From debilitating online attacks on major corporate websites to data breaches designed to influence elections, cybercrime has dominated the headlines in 2016. Threats and attacks are becoming more frequent, more sophisticated, and more effective every day.
They are also becoming more profitable for the cybercriminals. Today’s global cybercrime is big business. Attacks currently account for more than $400 billion in financial losses annually.
In fact, cybercrime is now the second fastest growing global economic sector and is on track to be the most lucrative soon. From the perspective of organizations that are the victims, cybercrime results in huge losses. Experts predict that annual cybercrime costs will grow from $3 trillion in 2015 to $6 trillion annually by 2021.
There are two main ways cybercriminals are able to gather customer data. First, they can redirect customers to fraudulent bank sites. Second, they can inject malware into customers’ systems which changes the behavior of the legitimate site to facilitate the cybercrime.
In the first type of attack, fraudsters will clone a legitimate bank site and create a fake one that directs customer traffic to the malicious servers. This is done through:
Other types of cybercrime, such as man-in-the-browser (MITB) attacks, infect a customer’ device and are triggered when a particular site is visited through the browser. These attacks inject malware code designed to compromise interactions on the legitimate bank sites.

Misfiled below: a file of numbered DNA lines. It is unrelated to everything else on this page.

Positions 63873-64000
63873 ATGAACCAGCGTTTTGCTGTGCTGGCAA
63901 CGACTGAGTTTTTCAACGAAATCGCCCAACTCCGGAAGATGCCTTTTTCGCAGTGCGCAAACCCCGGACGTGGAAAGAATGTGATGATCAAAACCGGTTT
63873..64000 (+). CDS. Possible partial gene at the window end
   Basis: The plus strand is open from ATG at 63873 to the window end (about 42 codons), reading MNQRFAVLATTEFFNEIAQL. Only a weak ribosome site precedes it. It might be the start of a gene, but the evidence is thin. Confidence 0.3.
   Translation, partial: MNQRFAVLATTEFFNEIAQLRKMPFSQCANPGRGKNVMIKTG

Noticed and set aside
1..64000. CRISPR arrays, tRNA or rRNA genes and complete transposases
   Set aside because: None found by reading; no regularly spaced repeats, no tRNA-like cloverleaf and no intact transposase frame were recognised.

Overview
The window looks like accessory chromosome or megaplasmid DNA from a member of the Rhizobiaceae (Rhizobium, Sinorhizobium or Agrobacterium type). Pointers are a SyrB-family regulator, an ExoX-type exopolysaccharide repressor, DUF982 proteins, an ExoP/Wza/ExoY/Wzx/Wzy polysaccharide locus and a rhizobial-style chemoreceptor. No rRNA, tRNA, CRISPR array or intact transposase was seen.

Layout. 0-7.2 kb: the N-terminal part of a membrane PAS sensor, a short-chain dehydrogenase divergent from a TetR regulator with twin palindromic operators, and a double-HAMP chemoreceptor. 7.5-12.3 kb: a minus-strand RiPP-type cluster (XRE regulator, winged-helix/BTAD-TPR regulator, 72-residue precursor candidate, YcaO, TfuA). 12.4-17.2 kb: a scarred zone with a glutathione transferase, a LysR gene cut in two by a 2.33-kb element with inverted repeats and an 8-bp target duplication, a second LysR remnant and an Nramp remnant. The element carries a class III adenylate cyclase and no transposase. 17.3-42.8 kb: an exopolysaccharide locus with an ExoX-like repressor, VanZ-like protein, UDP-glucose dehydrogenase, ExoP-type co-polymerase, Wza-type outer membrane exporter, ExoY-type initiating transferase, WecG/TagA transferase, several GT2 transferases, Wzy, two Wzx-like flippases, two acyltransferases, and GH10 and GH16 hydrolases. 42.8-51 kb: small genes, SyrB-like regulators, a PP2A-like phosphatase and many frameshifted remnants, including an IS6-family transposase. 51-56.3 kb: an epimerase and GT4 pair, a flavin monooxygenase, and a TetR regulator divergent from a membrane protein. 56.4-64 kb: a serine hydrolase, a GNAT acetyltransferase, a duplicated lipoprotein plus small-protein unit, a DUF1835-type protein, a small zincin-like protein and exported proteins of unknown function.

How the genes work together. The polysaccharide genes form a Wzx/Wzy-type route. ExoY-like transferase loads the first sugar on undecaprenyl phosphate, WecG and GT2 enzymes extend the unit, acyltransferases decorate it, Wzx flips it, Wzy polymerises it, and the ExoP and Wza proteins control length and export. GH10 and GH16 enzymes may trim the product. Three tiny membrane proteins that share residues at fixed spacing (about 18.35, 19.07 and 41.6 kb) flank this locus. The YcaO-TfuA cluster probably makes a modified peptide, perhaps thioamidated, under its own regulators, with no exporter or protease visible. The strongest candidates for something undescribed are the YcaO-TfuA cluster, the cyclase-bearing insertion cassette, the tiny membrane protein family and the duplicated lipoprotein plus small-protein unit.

As malicious hackers become increasingly savvy and greedy, it’s more important than ever for banks and other organizations to reassure customers that their data and assets are safe in order to protect their customers and avoid a bad reputation.
That´s why buguroo has developed a next generation online fraud solution. bugFraud provides a new level of transaction security, protecting organizations and their online customers from all types of attacks and fraudulent schemes.
Unlike current signature-based solutions, bugFraud relies on signature-less technology generating custom countermeasures in real time, using a proprietary pattern similarity-based mechanism that can detect new malware campaigns that interact with the victim’s browser like MITB threats, regardless of whether or not the interaction matches a known malware signature.